New Plymouth trainer Warren Bolton has never had a large team in work, but the astute horseman generally has some promising gallopers within his select stable. Bolton, who has produced and traded a number of quality gallopers since taking out a trainers’ license some 25 years ago, is looking forward to having his cake and eating it too with promising filly Blaze Seven.
The two-year-old daughter of Sacred Falls finished second in her only start for Bolton on her home track at New Plymouth in March, closing well late behind three-year-old Palm Springs in a maiden contest over 1200m. The filly will transfer to in-form Sydney trainer John O’Shea after owner-trainer Bolton decided to sell the majority of the filly.
“I bought her at the Ready to Run’s in November from New Zealand Bloodstock after seeing her run up,” Bolton said. “She’s always shown outstanding ability right from day one. She went massive in her first start against the older horses after walking out of the gates. “Then I got a call from Danny Rolston from New Zealand Bloodstock on behalf of John O’Shea in Sydney and he was interested in the horse. “We initially said no to the offers, but what sealed the deal after a couple of weeks was that he let Claire and I and the kids stay in for ten percent. We wanted to keep a share in her. He said in the beginning that the owner wanted to race the horse on his own but then he let us in. “That’s what sealed the deal really.”
Bolton purchased a Dissident colt out of a Savabeel mare from an online auction and is looking forward to having a project to work with after selling Blaze Seven. “It’s the first time I’ve ever bought a horse unseen and purchased him online, but he looks a big actioned colt and once Danny confirmed the sale of Blaze Seven, I ended up buying that colt to replace her,” Bolton said.
While Bolton said Dissident had yet to set the world on fire as a stallion, he has history to draw upon when it comes to progeny of unheralded sires. Bolton was a farmer before 1980, when he built and operated the Saddle and Sulky Motel, adjacent to the back straight of New Plymouth racecourse. Bolton was the co-owner of champion galloper Poetic Prince, a son of the stakes winning Nijinsky sire Yeats, who enjoyed modest success as a stallion in Australia.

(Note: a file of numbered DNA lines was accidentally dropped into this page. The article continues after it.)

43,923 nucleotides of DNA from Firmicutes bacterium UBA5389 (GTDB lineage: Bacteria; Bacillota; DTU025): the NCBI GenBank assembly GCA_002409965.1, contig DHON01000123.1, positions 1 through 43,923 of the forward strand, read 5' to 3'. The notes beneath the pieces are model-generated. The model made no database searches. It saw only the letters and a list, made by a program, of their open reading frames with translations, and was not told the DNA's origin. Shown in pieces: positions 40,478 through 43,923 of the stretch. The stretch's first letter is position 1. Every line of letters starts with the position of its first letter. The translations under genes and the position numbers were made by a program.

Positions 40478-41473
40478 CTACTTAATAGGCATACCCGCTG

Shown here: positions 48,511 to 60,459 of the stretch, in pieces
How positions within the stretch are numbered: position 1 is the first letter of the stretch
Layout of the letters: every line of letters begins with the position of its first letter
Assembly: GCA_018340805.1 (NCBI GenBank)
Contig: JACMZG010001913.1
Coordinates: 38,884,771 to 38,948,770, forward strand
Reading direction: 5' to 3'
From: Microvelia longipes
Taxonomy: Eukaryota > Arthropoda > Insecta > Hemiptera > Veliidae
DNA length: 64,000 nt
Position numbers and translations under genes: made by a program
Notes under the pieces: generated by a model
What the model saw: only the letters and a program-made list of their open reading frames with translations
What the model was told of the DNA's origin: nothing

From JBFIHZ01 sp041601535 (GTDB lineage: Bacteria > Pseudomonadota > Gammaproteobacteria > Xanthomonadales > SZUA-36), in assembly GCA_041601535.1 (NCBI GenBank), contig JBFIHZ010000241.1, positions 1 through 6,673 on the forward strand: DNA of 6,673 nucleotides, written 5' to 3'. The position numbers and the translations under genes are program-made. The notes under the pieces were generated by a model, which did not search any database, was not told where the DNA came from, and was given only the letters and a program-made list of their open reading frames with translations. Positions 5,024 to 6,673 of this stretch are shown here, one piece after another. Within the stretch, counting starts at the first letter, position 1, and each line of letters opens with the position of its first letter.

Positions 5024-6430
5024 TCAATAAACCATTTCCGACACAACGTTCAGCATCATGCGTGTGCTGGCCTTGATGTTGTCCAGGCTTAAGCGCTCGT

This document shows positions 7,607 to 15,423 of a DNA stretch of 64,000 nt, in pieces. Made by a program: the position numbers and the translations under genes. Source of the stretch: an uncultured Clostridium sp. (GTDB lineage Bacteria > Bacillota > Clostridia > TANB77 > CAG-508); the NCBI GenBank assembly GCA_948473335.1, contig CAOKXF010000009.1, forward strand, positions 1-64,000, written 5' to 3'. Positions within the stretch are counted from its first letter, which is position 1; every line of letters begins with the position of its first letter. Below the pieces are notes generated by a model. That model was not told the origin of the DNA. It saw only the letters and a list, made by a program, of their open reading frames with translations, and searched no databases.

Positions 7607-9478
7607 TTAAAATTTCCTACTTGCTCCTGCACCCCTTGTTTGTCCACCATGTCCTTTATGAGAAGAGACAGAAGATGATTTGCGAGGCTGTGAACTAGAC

Bought for $14,000, Poetic Prince won four Group 1s for New Plymouth trainer John Wheeler including the Cox Plate (2040m) and amassed close to $3.45 million in stakes. “I had a good friend who said to me ‘how the hell could dirty rotten Yeats leave a horse like that?’,” Bolton said. “It’s pretty hard for studmasters. Trainers are pretty quick to judge the progeny of a stallion.”
Bolton has unearthed some quality horses throughout his training journey, but has also been astute enough to trade and has often enhanced the residual value of fillies. Amongst the black-type horses trained and traded by Bolton are Victoire, Penny Florence, Neena Rock and Zeta Black, while he also produced talented fillies I Am Poppy and Anna Bek. “Traditionally colts have always been far too dear,” Bolton said. “You can buy a nice filly for half the price of what the Asian and International buyers pay for a colt.” “We don’t breed, I just buy predominantly fillies. You can get them up and stakes performed and move them on.”
An owner-trainer with four boxes, the septuagenarian has strong views as to where racing needs to spend and he is pleased to see some of the lesser tracks being closed. “I know the blame game is going on at the moment for the wasting of money down in Wellington, but that has happened so now it’s time to stop the blame game and move on,” Bolton said. “We’re very grateful for the government help but we’ve also got to help ourselves.
“In New Zealand we have this stupid model where the head man is the CEO and the second-in-charge is the accountant. But in America the main man is the marketing manager.” Bolton believes New Zealand racing needs to invest more into promoting the product to the layperson as opposed to the converted. “We need a marketing fund of up to $5 million and to fund it, I’d levy five percent of all service fees, charge a $1,000 export fee on every horse, add $100 to nominate for a race and levy one percent from bloodstock sales.” “Then you’re introducing the product to the young generation. At the moment the only ones who know anything about racing are the old hacks like me.”